I ventured down the dimly lit corridor of our ranch house and glided into the kitchen where I found the kettle already hissing for attention. I was just in time to pour the boiling water over loose tea leaves.

The backdoor moaned as grandmother stepped inside. Her face glistened with a thin coating of sweat. She slid her slippers off and walked soundlessly into the kitchen.

Thank you for heating the water,” I said as I delicately carried two teacups to the table. Warm liquid sloshed just barely over the rim of the cups as I tried to gently set them down on the worn oak dining table.

Grandmother’s nostrils flared wide open as she took an audibly deep breath into her lungs, filling her senses with the fragrant steam of masala chai sitting before her.

I’ve been looking forward to this,” she said as she dropped two lumps of sugar into her cup.

I sat down next to her, pulling a napkin over my lap. Since I was a little girl, it was our ritual to share breakfast together. Grandmother would wake before dawn to feed the chickens, walk the sheep, water the garden, as I dozed away in my childhood dreams. Even as I grew into an adult -- mother pointed out -- grandmother insisted on waking up early to tend to the animals.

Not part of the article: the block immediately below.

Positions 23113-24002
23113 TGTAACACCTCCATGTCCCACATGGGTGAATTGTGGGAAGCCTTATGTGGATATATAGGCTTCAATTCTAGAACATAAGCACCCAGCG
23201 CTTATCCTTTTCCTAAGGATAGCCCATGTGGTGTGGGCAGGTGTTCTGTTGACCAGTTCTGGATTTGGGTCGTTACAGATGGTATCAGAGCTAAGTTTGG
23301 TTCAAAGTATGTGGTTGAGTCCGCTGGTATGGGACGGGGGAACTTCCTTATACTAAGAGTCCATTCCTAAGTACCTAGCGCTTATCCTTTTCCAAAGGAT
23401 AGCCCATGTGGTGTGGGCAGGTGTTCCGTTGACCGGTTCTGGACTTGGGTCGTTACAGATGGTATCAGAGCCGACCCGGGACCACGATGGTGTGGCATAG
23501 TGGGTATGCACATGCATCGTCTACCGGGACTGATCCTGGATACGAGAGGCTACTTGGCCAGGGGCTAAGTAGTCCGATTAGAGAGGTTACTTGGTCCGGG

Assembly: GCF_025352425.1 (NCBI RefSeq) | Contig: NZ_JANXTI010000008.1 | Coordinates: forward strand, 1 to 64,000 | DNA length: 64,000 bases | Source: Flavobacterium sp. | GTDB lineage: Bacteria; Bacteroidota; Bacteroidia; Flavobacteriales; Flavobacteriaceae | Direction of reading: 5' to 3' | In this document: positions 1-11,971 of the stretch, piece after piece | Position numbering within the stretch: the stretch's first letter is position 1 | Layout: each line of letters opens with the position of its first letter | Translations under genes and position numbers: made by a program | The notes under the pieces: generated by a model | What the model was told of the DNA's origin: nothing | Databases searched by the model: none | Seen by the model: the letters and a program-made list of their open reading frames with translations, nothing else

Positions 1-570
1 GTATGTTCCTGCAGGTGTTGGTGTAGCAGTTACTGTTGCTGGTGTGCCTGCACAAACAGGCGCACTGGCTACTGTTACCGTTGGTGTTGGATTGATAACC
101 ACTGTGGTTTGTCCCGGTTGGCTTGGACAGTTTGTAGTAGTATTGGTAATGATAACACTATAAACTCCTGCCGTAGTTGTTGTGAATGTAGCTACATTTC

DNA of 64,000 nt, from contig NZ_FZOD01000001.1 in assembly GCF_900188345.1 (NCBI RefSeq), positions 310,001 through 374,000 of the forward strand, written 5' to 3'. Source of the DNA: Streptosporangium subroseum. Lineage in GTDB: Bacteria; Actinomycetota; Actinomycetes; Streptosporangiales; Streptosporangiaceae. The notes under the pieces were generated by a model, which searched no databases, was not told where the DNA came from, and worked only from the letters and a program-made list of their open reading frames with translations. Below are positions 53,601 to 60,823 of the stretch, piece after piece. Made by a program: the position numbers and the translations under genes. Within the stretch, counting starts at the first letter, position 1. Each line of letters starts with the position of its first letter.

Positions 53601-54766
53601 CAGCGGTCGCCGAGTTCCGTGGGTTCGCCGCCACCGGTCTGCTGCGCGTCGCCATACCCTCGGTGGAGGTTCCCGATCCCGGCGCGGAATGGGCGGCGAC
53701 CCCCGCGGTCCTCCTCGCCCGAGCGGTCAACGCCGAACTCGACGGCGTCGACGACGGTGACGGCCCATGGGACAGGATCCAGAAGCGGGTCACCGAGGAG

It’s a joy to rise,” she always said whenever mother complained that I should take over the morning farm chores.

But I churned the butter, I thought in rebuke as I took a long knife and scraped a glop of softened butter onto my toast. I watched the milk solids melt away inside the pores of the bread, my mouth salivating as I picked up the toast with both hands.

Through the corner of my eye, I noticed grandmother did not reach for the bread. She loved the freshly baked loaves I’d make. Instead, she slowly sipped her tea, her gaze distant.

I took a large bite out of the toast, crumbs sprinkling onto the table. The crunch echoing through my ears.

The bread is quite delicious today,” I said between chews. “Can I cut you a slice?”

Grandmother set her teacup down and smiled at me. Her gray eyes were full like clouds teasing they might rain.

Isn’t the bread always delicious?” she said.

Moments later, she pushed her chair back from the table and rose to her feet. Over the years, she’d slowly lost her height due to osteoporosis. Her once straight back transformed into a hunch that seemed to grow more pronounced every time I saw her, bringing her closer to the ground.